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NBA Playoffs: Clutch players -- What Makes Them Tick?

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Ben Bolch of the L.A. Times recently wrote in an article entitled "Win or lose, they want the ball at game's end," that the top NBA closers -- including Kobe Bryant, Chris Paul, Dirk Nowitzki and Carmelo Anthony -- have no fear of failure in the final seconds.

What's up with that?

In a sentence: The final moments are the place where neurochemistry, phylogeny and hyper focus meet.

Neurochemistry

Adrenaline (= Power), Testosterone (= Aggression), Dopamine (= Pleasure)

Most extreme athletes are adrenaline junkies. Why? Because an adrenaline rush when focused makes you feel not just powerful, but superhuman. Two things trigger adrenaline, either "fight or flight." What causes Bryant, Paul, Nowitzki and Anthony to be great is that their inherent testosterone/highly competitive/aggressive nature always causes them to choose "fight" and then focuses that adrenaline rush to be able to execute at an amazing level. And after they have, the dopamine surge of pleasure that follows is close to ecstasy.

Adrenaline plus testosterone (causing them to focus and fight vs. run and flee) together are the body's natural Adderral which is what enables people with A.D.D. to become calm, centered and focused. As you may know many of the best athletes have A.D.D. which is not truly about an attention deficit, but is really about not paying attention to things they don't want to such as understanding and being prudent about finances and listening with undivided attention to their spouses and children.

Phylogeny

Think of your brain as being composed of three brains (referred to as Triune Brain). The oldest is your lower/reptilian/fight or flight brain which is 245 million years old; the next oldest is your middle/mammalian/emotional brain which is 65 million years old; and the relative newcomer is your upper/human/thinking brain which is about 200,000 years old.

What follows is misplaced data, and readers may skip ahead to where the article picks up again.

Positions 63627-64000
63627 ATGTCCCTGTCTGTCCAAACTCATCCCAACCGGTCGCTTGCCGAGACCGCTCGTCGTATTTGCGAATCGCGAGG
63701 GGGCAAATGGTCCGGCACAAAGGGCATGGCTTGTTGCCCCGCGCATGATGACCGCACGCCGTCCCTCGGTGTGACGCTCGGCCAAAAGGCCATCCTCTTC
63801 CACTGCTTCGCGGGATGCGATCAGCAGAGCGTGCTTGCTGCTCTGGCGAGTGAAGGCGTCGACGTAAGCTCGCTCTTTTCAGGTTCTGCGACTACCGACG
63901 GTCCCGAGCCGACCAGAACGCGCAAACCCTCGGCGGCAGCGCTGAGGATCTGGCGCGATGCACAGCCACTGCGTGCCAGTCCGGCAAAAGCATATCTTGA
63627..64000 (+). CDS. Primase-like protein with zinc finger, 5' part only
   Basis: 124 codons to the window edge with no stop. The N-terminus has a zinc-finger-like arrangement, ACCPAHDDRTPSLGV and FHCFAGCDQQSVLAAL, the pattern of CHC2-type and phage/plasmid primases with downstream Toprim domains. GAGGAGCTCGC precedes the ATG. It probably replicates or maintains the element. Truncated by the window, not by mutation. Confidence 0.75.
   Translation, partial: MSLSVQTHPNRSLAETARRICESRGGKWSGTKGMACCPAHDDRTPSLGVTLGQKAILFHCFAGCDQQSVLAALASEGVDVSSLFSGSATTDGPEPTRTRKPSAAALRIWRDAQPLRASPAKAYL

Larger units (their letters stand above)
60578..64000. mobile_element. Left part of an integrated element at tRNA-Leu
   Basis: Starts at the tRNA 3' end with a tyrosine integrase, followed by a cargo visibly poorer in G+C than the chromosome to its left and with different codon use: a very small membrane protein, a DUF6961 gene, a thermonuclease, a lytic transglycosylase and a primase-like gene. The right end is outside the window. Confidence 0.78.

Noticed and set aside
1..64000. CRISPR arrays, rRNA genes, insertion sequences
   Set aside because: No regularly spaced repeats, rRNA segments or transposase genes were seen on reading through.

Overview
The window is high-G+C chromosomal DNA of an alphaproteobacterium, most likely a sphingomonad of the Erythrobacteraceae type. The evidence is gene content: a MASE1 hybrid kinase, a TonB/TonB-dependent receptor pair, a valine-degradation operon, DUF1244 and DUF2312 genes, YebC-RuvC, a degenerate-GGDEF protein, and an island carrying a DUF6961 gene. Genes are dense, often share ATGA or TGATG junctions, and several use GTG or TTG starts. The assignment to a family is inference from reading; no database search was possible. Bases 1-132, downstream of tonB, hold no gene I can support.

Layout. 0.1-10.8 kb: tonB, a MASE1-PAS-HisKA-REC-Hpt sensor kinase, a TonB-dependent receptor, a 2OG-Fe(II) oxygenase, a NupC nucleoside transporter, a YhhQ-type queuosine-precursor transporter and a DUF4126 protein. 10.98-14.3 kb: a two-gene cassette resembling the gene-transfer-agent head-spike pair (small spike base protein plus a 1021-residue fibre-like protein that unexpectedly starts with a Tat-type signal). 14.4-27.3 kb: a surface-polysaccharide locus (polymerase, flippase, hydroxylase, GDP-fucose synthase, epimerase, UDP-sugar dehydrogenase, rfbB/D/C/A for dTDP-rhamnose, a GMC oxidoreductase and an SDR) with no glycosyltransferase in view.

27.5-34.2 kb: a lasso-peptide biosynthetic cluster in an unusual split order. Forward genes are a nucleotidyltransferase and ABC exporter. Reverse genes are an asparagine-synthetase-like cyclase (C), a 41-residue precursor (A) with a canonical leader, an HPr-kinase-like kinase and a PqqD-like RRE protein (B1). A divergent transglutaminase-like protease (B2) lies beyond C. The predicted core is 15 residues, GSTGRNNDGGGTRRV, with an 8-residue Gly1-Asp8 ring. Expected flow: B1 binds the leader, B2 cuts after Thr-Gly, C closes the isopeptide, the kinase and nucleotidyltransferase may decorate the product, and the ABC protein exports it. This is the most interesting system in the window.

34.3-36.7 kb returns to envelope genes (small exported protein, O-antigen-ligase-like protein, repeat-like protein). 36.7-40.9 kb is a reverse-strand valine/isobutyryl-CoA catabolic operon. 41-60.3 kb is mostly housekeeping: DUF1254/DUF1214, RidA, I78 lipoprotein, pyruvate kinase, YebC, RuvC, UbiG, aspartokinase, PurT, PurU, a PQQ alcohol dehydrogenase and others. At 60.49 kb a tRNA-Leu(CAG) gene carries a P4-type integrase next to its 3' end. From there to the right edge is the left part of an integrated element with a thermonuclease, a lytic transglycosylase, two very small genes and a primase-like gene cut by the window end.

The more impulsive, unfocused and scattered (a.k.a. scatterbrain) a person is, the more loosely configured are each of these three brains to each other and the more poorly they work together in unison. In fact under stress they almost seem to function separately in such people who may explain how chaotic these people seem to act. Think of such people as a rickety old pick up truck that feels like it will fall apart at any moment.

Hyperfocus

On the other hand, the more tightly these three brains are configured and aligned to each other aimed towards a singular purpose, the more focused, centered, determined and formidable these people are. Think of such people as a Turbo Porsche that grabs and almost controls the road no matter how it bends and curves.

An analogy to better understand this is to think of how young military recruits enter basic training. They may be filled with "piss and vinegar," but their focus and minds are often all over the place. However, then they are broken down and built back up into a force that can defeat and kill a fearsome enemy. To do that, their thinking upper brains, feeling middle brains and acting lower brains become almost arc welded to each other and the result is a warrior.

The problem for soldiers and many extreme athletes (are you listening O.J.?) is that without a life or death or high stakes situation, all that adrenaline/testosterone/dopamine has nowhere to go and nowhere to blow. Without a war or a game with everything on the line, there isn't sufficient at stake to trigger that adrenaline rush which them enrolls the testosterone to generate dopamine pleasure.

This may explain why so many extreme athletes and power players (Are you listening Tiger, Bill Clinton, John Edwards?) do outrageous things outside of their sport or job. Why? Because the thrill of an adrenaline rush is often exceeded by the agony of an adrenaline crash. And when you do things that are dangerous, forbidden, risky and even foolish, that triggers an outpouring of adrenaline and another rush, which offsets the listless, irritable feelings these people have when coming off an adrenaline induced dopamine high.

But put them in overtime and it is a sight to behold (that triggers a dopamine surge in viewers which may explain why we keep watching replays of those moments).

Greg Gumbel once asked hockey's greatest player, Wayne Gretzky, "What is it like to be in overtime of the deciding game of the Stanley Cup Playoffs, knowing that there are 10 seconds left and that the puck will be passed to you?"

Wayne flashed that huge, delighted (and no doubt dopamine filled) grin and responded: "I live the whole season for that moment."

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